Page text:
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COVID-19 reinfections reported but not counted. Here's why

Even though reports of people getting the virus twice continue to surface, there are only a handful of confirmed COVID-19 reinfections in the world.

ATLANTA — Jordan Josey knows how it feels to fight COVID-19.

“Laying in the bed, I felt like I was suffocating to death. I started to feel like my brain wasn't functioning properly. I was kind of delirious. I couldn't talk. I couldn't text,” he recalls.

It was so bad, he’s reluctant to talk about it. His case has received a lot of attention. Not only did he get sick in March as we were just learning about the virus, but he is only 29 years old.

That’s one reason why getting his diagnosis confirmed, wasn’t easy. Even with a collapsed lung, Josey says he was turned away twice from urgent care, and once from the emergency room without a COVID-19 test.

“You're young, you don't have it, you're fine,” he remembers being told.

We had no idea back in March, 18 to 29 year old’s would account for nearly a quarter of all COVID cases in Georgia.

But Josey has received attention because in June, he tested positive for COVID-19 again.

Throughout the pandemic, the general belief has been - get COVID-19, get antibodies, get protection from catching the virus again.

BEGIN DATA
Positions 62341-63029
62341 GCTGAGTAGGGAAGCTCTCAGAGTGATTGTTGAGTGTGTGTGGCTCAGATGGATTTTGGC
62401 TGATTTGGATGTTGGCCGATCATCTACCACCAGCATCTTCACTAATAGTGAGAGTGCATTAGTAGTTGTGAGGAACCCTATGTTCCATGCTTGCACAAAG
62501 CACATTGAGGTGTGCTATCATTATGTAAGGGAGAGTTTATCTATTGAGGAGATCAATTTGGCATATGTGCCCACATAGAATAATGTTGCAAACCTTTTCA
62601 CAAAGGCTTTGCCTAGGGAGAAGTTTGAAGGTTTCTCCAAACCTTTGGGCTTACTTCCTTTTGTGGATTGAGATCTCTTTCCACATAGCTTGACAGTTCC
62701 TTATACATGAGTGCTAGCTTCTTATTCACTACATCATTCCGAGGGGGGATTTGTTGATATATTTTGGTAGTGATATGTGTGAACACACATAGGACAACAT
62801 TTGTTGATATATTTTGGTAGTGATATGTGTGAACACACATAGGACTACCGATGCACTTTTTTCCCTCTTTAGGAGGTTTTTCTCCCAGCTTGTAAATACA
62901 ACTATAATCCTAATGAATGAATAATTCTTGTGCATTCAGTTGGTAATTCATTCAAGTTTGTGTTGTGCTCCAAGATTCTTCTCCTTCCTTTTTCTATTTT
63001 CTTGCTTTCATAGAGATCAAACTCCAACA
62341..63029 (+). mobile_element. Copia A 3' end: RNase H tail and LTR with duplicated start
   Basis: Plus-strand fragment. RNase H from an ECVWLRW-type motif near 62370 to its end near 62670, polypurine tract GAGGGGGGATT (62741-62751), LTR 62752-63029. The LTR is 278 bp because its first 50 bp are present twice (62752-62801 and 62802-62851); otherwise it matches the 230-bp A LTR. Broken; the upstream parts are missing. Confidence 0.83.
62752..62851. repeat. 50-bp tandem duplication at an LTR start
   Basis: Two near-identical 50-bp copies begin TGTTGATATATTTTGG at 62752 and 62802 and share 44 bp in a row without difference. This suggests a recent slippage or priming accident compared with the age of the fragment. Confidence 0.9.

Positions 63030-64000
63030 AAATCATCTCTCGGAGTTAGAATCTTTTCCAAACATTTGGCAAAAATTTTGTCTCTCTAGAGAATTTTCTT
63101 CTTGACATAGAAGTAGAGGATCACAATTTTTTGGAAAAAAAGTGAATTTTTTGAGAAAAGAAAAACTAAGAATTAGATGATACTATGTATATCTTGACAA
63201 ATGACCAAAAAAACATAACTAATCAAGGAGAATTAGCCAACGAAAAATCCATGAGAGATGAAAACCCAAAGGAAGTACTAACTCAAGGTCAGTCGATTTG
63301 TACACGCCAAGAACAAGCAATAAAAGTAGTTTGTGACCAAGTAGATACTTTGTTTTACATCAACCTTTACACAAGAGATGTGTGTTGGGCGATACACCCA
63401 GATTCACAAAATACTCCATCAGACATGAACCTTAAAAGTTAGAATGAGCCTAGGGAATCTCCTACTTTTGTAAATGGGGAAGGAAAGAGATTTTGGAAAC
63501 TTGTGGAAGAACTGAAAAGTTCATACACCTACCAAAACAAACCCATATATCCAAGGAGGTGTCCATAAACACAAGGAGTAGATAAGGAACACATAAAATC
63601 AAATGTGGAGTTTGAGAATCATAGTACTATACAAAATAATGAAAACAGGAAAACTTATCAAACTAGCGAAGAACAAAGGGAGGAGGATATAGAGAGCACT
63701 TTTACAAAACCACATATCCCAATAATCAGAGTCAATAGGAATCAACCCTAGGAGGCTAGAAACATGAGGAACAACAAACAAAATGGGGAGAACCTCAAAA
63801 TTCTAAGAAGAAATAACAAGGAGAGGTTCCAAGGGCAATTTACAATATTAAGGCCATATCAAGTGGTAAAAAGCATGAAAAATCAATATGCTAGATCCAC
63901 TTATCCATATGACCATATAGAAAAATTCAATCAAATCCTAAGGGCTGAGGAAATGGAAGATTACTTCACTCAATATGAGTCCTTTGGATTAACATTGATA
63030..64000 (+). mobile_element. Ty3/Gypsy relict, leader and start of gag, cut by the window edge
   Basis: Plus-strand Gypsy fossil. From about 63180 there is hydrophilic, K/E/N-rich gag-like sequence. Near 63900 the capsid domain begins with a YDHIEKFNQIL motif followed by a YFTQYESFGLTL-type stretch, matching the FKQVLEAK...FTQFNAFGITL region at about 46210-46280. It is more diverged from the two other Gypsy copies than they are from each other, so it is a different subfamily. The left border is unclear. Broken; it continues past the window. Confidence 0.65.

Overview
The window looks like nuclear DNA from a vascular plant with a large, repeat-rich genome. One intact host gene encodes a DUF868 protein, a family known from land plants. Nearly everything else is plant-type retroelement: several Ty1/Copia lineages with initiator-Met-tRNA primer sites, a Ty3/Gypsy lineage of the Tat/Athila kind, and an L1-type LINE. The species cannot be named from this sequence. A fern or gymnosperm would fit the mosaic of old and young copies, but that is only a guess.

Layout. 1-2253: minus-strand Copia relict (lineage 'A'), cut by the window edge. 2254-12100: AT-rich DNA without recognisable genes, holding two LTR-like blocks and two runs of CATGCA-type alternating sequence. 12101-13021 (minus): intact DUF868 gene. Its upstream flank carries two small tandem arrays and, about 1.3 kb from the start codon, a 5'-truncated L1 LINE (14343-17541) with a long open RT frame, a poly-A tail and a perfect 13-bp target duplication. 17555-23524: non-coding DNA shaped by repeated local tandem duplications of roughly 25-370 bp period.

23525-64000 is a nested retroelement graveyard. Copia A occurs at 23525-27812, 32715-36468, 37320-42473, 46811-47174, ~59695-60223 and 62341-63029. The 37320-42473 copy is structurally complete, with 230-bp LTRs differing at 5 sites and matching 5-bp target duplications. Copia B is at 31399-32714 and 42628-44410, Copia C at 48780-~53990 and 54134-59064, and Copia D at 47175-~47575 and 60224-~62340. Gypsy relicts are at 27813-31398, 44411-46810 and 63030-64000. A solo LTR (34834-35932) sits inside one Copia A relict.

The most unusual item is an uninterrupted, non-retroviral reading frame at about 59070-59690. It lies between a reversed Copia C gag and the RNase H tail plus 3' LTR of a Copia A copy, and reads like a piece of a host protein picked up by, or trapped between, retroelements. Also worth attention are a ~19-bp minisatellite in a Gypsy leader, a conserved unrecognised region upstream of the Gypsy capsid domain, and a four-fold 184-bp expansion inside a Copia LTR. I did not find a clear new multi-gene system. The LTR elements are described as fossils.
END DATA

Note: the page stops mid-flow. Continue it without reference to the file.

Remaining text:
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But Dr. Aneesh Mehta, the chief of Infectious Disease Services at Emory University Hospital, says that’s not always the case.

“When we have patients that have recovered from COVID and have consistently negative test and then another positive test, that is really where we get concern of a potential reinfection,” Dr. Mehta explained.

Patients like Betty Cason. She tested positive in April, fighting the virus for more than two weeks in the hospital before returning to her long term care facility. That’s when we met her daughter, Maxine Williams, leading a statewide effort to improve visitation at nursing homes.

“They feel abandoned. They feel like they’ve been left to die alone. And the unfortunate part is they are dying alone,” Williams said.

Medical records show Cason tested negative at least 12 times over the next three months. But on September ninth she ended up back in the hospital with COVID-19. This time she didn’t recover.

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“We are hearing of reports across the world and here in the United States, but they're still being investigated to confirm whether they're true infections and then how we understand why they're reinfected,” Dr. Mehta said.

According to the Department of Public Health, there are zero cases of CONFIRMED reinfection in Georgia. The bold letters put there by DPH. That’s because to confirm a case, the state says you need to be able to compare the genetic sequence of both the first and second infection, an almost impossible task considering most of those sample swabs sent to labs are destroyed within weeks.

“There has been a lot of concern whether the reinfection have been a different strain of SARS-COV-2. There are some variations in the virus that we've seen so far, and we're really trying to understand if those variations are meaningful as far as reinfection go or not," Dr. Mehta explained.